Thu 1 – Sun 11 Apr
Hailed as a genius by the likes of Fellini, Antonioni and Tarkovsky, Paradjanov’s films are as allegorical and mysterious as Byzantine frescos, each a beautiful riot of small movements within his almost always static frames. His approach was a visual and thematic condemnation of socialist Realism and the soviet project in general, as a result he spent much of the 1970s in jail.
Shadows of Forgotten Ancestors (12)
Thu 1 Apr 7.30pm
The archetypal Ukrainian story of a young peasant who marries the daughter of his father’s killer, loses her, falls into a long spiral of sadness and then remarries, again with tragic results.
Dir. Sergei Paradjanov, USSR, 1964, 1h 13m, Subtitled
Introduced by Layla Garrett, season curator of the Paradjanov Festival.
The Legend of Suram Fortress (U)
Thu 8 Apr 7.30pm
Entrancing and inscrutable, this is the story of an ill-fated love that results in the victimized woman becoming an oracle and eventually demanding the son of her lover be entombed in the walls of a fortress for its safety.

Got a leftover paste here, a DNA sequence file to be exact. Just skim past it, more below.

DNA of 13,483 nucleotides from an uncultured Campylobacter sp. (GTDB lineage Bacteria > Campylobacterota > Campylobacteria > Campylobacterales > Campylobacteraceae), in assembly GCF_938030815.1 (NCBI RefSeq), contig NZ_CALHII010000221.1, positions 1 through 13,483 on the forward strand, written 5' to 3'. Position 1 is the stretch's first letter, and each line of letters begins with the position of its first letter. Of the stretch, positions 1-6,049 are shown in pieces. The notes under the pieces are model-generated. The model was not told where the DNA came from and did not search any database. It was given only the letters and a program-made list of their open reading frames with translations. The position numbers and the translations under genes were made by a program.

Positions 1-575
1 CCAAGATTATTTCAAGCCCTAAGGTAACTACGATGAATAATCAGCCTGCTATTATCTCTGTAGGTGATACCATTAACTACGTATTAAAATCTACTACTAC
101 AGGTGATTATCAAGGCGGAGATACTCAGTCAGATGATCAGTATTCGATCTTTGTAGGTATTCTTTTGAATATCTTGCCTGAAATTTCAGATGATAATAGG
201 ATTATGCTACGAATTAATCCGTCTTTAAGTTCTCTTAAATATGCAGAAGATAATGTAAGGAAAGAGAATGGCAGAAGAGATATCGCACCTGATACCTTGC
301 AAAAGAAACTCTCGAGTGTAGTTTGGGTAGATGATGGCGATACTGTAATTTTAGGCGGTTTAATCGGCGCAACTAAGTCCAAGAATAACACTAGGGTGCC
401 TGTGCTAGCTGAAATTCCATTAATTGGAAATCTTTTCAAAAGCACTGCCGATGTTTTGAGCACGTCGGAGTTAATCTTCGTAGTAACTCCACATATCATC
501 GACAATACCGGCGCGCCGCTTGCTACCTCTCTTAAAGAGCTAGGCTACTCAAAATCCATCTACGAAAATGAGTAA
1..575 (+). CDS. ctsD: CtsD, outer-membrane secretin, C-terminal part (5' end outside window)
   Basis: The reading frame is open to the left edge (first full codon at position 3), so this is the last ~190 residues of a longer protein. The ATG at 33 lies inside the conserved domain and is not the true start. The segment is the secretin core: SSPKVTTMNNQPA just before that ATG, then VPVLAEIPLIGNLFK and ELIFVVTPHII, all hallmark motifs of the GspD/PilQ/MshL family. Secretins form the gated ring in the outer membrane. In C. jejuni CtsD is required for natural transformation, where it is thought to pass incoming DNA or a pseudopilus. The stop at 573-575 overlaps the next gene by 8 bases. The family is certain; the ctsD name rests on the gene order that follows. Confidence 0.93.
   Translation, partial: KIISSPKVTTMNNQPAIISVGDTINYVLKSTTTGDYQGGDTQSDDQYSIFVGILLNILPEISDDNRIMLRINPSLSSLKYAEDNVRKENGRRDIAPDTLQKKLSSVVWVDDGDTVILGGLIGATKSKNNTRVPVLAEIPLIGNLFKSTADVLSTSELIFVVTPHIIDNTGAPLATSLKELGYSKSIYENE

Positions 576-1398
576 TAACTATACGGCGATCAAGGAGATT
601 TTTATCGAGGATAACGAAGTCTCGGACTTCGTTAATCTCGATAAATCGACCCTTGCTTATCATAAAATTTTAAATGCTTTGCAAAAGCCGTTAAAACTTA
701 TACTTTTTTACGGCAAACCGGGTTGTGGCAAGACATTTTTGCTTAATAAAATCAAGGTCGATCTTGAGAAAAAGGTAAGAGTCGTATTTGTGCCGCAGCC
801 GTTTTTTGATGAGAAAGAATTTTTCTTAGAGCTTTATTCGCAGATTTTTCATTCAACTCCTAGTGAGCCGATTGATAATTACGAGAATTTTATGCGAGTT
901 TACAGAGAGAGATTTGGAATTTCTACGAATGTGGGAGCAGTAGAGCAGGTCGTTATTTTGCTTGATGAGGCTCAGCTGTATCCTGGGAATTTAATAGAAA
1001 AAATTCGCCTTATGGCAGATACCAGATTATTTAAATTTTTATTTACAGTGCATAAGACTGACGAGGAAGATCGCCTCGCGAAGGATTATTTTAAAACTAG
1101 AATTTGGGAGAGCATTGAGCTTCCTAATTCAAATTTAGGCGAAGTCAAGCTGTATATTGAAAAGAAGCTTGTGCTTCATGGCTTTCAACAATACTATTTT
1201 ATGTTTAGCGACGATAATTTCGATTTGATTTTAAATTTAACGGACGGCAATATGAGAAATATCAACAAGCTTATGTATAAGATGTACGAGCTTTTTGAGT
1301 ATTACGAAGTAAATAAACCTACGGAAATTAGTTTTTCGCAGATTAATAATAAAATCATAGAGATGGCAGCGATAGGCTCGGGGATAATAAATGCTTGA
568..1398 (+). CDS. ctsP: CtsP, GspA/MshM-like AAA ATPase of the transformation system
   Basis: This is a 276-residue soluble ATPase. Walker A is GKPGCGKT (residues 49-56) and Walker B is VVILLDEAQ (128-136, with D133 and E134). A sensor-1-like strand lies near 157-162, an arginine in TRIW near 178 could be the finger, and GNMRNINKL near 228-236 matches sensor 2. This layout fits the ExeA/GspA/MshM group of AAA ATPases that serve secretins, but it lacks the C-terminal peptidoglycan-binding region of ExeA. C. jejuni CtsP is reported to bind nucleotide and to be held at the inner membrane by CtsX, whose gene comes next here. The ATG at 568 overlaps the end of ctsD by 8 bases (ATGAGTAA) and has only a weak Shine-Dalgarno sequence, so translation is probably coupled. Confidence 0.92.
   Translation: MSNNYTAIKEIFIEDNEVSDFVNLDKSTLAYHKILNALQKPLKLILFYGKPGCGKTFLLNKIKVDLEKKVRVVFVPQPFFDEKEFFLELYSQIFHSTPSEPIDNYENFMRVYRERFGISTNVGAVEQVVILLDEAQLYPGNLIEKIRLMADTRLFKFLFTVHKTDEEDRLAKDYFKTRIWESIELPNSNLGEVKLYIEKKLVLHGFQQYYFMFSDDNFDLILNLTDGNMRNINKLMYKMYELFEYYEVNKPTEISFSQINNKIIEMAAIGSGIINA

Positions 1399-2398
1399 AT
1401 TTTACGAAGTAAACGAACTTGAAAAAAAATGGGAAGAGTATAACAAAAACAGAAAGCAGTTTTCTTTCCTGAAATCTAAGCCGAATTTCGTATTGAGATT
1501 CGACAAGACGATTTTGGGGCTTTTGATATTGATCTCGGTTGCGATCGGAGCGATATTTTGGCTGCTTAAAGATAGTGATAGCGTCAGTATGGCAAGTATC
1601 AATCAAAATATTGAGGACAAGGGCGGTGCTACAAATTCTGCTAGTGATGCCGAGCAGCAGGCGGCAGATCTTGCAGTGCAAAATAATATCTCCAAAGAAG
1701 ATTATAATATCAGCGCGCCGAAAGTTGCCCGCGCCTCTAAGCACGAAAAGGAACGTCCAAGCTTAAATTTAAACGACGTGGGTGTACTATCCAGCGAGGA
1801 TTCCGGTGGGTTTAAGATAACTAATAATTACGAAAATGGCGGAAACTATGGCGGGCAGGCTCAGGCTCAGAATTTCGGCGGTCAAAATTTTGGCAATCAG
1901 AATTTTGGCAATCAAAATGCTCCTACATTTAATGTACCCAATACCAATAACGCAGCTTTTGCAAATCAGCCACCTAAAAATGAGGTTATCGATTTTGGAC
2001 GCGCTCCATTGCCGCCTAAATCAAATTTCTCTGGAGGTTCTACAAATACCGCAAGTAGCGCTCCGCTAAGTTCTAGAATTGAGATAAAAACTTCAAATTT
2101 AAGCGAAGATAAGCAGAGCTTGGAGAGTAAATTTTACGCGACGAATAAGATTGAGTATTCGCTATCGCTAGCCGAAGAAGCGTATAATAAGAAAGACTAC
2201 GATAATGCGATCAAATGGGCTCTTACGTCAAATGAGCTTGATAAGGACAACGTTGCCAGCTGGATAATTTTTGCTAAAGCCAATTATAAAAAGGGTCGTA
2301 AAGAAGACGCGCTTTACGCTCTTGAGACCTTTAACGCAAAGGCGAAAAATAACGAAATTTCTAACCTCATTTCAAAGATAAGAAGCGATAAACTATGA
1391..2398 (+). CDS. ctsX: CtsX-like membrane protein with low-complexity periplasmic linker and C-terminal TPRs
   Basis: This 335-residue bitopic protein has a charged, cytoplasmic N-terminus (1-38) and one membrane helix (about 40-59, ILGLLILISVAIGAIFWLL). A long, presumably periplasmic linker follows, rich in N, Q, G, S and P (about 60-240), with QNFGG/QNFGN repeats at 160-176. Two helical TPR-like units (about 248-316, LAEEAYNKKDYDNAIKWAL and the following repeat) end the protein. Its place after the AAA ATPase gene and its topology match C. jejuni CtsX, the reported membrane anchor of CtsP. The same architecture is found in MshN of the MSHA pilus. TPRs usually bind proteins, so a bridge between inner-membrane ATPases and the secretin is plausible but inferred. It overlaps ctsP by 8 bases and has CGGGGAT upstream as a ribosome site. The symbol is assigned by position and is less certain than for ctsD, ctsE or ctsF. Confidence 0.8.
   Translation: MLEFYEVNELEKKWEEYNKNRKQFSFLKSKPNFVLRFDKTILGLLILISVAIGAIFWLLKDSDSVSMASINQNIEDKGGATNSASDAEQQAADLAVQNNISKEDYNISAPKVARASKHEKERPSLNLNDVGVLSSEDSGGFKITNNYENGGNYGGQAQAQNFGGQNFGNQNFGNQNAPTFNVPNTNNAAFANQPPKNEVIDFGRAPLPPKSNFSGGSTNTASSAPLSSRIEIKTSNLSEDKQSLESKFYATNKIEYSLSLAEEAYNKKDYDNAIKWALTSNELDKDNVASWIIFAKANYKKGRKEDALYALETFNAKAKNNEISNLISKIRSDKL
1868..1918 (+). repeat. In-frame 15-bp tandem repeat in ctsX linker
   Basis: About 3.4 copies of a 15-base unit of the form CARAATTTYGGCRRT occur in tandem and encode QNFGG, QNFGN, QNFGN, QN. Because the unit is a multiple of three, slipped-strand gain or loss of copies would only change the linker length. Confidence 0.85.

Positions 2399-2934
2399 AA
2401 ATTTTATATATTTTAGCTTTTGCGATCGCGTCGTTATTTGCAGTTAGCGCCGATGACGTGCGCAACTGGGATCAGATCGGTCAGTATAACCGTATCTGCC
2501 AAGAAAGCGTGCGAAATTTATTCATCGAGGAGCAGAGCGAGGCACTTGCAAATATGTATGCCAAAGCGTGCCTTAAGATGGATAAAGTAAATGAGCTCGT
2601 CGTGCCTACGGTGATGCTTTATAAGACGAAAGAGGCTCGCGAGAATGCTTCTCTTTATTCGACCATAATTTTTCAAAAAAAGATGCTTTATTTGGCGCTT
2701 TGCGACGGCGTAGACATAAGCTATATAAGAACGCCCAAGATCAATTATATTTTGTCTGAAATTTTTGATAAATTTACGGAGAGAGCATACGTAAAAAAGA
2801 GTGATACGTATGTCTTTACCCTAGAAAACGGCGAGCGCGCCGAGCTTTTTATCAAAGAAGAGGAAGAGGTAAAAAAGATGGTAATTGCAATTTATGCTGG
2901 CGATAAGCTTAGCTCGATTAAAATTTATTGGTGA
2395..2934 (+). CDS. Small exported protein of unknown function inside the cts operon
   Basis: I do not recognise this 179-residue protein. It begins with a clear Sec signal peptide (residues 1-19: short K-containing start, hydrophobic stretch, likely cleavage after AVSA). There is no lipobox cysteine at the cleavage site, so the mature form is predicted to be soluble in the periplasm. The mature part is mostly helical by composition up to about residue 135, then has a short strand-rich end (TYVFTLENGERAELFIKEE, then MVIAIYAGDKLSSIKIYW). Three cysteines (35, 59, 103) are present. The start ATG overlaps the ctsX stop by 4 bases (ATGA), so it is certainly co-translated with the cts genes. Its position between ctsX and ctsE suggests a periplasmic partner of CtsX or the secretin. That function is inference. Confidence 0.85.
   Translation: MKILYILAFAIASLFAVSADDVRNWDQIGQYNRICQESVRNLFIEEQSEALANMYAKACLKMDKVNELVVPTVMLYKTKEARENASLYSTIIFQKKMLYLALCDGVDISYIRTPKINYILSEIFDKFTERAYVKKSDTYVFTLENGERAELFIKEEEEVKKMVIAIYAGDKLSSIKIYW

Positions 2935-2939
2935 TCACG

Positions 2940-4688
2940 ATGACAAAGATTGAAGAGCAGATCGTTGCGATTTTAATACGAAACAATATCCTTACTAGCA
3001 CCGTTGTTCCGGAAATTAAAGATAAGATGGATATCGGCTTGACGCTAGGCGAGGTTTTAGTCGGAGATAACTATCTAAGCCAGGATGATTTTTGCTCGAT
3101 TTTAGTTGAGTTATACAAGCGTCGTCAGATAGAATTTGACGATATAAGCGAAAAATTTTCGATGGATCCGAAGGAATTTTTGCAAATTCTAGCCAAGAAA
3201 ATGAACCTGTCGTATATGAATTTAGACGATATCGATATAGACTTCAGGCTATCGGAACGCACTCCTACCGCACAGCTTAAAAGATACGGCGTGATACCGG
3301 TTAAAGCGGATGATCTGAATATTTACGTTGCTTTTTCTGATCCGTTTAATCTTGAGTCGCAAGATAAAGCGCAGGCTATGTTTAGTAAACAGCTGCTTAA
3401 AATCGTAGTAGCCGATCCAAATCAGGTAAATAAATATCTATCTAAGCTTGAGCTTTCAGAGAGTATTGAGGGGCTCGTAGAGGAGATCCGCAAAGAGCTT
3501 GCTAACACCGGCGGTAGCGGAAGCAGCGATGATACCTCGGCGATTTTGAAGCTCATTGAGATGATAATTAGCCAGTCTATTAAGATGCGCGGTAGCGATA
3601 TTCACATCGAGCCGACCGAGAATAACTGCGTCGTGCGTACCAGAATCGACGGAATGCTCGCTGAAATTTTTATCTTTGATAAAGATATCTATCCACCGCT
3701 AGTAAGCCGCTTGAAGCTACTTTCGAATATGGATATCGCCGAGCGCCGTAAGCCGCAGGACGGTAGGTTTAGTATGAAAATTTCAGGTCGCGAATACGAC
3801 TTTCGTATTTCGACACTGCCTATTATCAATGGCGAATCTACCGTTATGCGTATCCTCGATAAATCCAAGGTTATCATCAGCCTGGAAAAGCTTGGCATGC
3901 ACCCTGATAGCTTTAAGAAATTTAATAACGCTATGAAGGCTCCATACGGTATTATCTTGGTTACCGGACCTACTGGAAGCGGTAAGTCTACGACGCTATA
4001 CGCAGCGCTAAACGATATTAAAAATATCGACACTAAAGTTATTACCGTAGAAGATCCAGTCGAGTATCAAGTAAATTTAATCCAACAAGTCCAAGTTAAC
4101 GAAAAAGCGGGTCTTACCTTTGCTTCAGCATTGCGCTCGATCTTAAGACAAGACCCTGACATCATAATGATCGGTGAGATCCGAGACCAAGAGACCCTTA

Dirs. Sergei Paradjanov & Dodo Abashidze, Georgia/USSR, 1984, 1h 28m, Subtitled
Ashik Kerib (PG)
Fri 9 Apr 7.30pm
Paradjanov’s remarkable homage to Tarkovsky is a visual and sonic masterpiece. It relates the folk tale of Ashik Kerib who leaves his home town in search of the money for a dowry to marry his lover.
Dir. Sergei Paradjanov, Georgia/USSR, 1988, 1h 13m, Subtitled
Introduced by Kora Tsereteli, film historian, author and Paradjanov’s close friend.
The Colour of Pomegranates (U) + Paradjanovs Code (U)
Sun 11 Apr 2.30pm
Perhaps Paradjanov’s most accessible work, tracing the life of Armenian poet, Sayat Nova. This is one of the key films of sixties avant-garde cinema, but its style is a world away from realist/cinema verite films.
Dir. Sergei paradjanov, USSR, 1970, 1h 19m, Subtitled
Introduced by Levon Grigoryan, filmmaker, author and Paradjanov’s assistant on The Colour of Pomegranates. His documentary Paradjanov’s Code (2005) screens after the main feature.